Come sail away and we will see the muddy river that leads to the sea. Across the water, we’ll slowly float on the one and only garbage boat.Hidden beneath the opaque waters of the Mississippi River a silent junkyard rests. Each year, the Minnesota Department of Natural Resources mobilizes thousands of volunteers through the Adopt-a-River Program to clean up garbage in and along the shorelines of the Mississippi and other rivers. During the first clean-up event, held in 1988 at Lilydale Regional Park in St. Paul, volunteers collected over 80 tons of debris. Since 1994, the Adopt-a-River Program has commissioned artists to create sculptures from the refuse collected during each year’s river cleanups and these sculptures are exhibited at the Minnesota State Fair each summer, causing passersby to wonder, “Who would ever put that in a river?”
The problem with a watershed is that things don’t stay put. Put simply, water flows downhill, and on its way, it carries many things in its path. A watershed is a one-way street, directing water from the high points on the land to the low points. In developed areas, storm sewer pipes beneath the streets carry water from rain and melting snow directly to nearby lakes and rivers. Anything on the land at the top of a watershed – dirt, sand, salt, fertilizer, pesticide, oil, bacteria and garbage – can eventually travel downstream to pollute lakes, streams and rivers lower in the watershed.
Undoubtedly, some of the larger pieces of garbage that have been hauled from the Mississippi River arrived there in a dramatic fashion, but most litter takes a more mundane route to the water’s edge. A cigarette butt is thrown from a car window and lands on the road. From there it washes into the storm sewer when it rains and travels quickly to the river, where it eventually nestles down into the soft muck of the river bottom. Wind blows plastic bottles off the tops of overflowing garbage cans and carries away newspapers left on the ground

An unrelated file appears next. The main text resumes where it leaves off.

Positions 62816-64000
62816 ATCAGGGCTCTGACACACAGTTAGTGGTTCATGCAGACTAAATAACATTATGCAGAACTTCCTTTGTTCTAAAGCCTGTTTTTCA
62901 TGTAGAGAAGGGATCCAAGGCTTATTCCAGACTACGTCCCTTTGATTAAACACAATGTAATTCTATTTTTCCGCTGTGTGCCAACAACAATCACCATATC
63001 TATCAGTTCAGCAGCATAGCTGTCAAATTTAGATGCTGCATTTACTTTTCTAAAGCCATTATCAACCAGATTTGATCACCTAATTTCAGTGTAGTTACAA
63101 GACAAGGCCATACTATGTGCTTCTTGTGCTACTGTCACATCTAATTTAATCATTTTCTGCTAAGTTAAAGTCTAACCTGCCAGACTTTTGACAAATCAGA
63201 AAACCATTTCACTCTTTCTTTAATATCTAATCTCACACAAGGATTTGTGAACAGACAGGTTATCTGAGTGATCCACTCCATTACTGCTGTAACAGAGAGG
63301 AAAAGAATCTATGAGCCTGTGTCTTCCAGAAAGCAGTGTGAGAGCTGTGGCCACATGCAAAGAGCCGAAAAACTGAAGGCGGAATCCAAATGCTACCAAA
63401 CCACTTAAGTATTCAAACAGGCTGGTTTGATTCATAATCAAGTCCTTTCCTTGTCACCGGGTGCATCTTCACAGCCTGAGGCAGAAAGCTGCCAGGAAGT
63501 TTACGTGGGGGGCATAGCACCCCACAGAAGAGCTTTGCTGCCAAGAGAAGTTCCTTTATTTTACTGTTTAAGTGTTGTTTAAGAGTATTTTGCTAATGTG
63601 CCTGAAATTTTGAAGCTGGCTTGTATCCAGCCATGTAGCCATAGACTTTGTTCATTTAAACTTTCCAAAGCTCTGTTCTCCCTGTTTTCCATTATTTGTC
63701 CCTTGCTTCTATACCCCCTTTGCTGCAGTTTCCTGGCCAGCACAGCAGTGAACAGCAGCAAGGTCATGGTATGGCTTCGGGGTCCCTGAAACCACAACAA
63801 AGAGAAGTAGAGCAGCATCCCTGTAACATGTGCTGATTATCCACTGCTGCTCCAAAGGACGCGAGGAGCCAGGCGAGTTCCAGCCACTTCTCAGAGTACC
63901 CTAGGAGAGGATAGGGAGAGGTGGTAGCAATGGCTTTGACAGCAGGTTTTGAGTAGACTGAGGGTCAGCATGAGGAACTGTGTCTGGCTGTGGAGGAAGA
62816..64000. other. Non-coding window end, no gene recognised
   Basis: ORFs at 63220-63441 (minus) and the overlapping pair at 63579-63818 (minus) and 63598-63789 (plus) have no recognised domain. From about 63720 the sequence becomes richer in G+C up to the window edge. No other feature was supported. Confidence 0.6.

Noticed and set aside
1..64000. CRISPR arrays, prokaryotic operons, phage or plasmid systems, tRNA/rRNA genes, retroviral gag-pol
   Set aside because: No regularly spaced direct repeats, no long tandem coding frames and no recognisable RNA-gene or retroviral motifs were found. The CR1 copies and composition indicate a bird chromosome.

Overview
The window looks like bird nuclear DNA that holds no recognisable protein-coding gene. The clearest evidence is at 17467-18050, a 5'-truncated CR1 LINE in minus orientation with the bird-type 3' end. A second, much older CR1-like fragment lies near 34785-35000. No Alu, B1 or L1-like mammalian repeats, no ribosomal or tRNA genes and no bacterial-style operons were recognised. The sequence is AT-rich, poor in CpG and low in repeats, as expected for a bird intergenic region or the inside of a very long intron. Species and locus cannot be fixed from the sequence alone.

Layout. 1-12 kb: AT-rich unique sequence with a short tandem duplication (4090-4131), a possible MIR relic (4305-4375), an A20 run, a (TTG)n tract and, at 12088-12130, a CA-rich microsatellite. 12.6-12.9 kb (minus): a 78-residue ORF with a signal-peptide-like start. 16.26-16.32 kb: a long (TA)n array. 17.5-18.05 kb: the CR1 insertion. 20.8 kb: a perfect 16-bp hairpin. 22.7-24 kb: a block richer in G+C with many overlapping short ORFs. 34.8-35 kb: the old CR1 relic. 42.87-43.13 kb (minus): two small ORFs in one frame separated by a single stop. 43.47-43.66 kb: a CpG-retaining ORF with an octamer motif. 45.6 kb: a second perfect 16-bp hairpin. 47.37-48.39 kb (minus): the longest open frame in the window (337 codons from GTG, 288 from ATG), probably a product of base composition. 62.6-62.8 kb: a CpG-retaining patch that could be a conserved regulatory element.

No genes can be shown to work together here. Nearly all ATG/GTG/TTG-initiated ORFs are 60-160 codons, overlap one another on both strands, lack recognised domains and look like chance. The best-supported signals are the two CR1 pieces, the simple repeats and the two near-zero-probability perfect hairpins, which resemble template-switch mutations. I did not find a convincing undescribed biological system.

Take a tour of the Mississippi River sometime after a rainstorm and you’ll likely find floating bottles, cans, cigarette butts and more. Washed off of parking lots, roads and sidewalks and into city storm drains, the garbage is in the Mississippi today and in the Gulf of Mexico next week. During beach clean-ups organized by the Ocean Conservancy last year, volunteers collected 72 barbeque grills, 64 umbrellas, 139 televisions, 195 cell phones, 155 toilet seats, 203 bicycles, 271 shopping carts, 9,531 fireworks, and 1,879 band-aids. They also found “enough food packaging to get takeout for breakfast, lunch and dinner every day for the next 858 years.” (www.oceanconservancy.org/2012data)
The 2012 Adopt-a-River trash sculpture is currently on display outside the Minnesota DNR office on Warner Ave. near the Mississippi River. The sailboat of garbage rests gently on the lawn like so many other Minnesota boats hauled onto dry land for the winter. The green and clear plastic bottles that form the sail glisten in the sun, while a string of rubber flip-flops dangles from the mast. The figure is grotesque, yet beautiful all at once.
You can help to make this summer’s Adopt-a-River sculpture smaller by picking up garbage from your sidewalk, street and yard when the snow starts to melt this spring. Spend an extra five minutes to scoop up and throw away all the salt, sand and gunk that has accumulated along the curb line during the winter to keep that dirty mix out of our rivers and lakes as well.
Without your help to clear the roads of littered trash and soil’s decay, the rains will come and wash them clean and the garbage boat will sail away.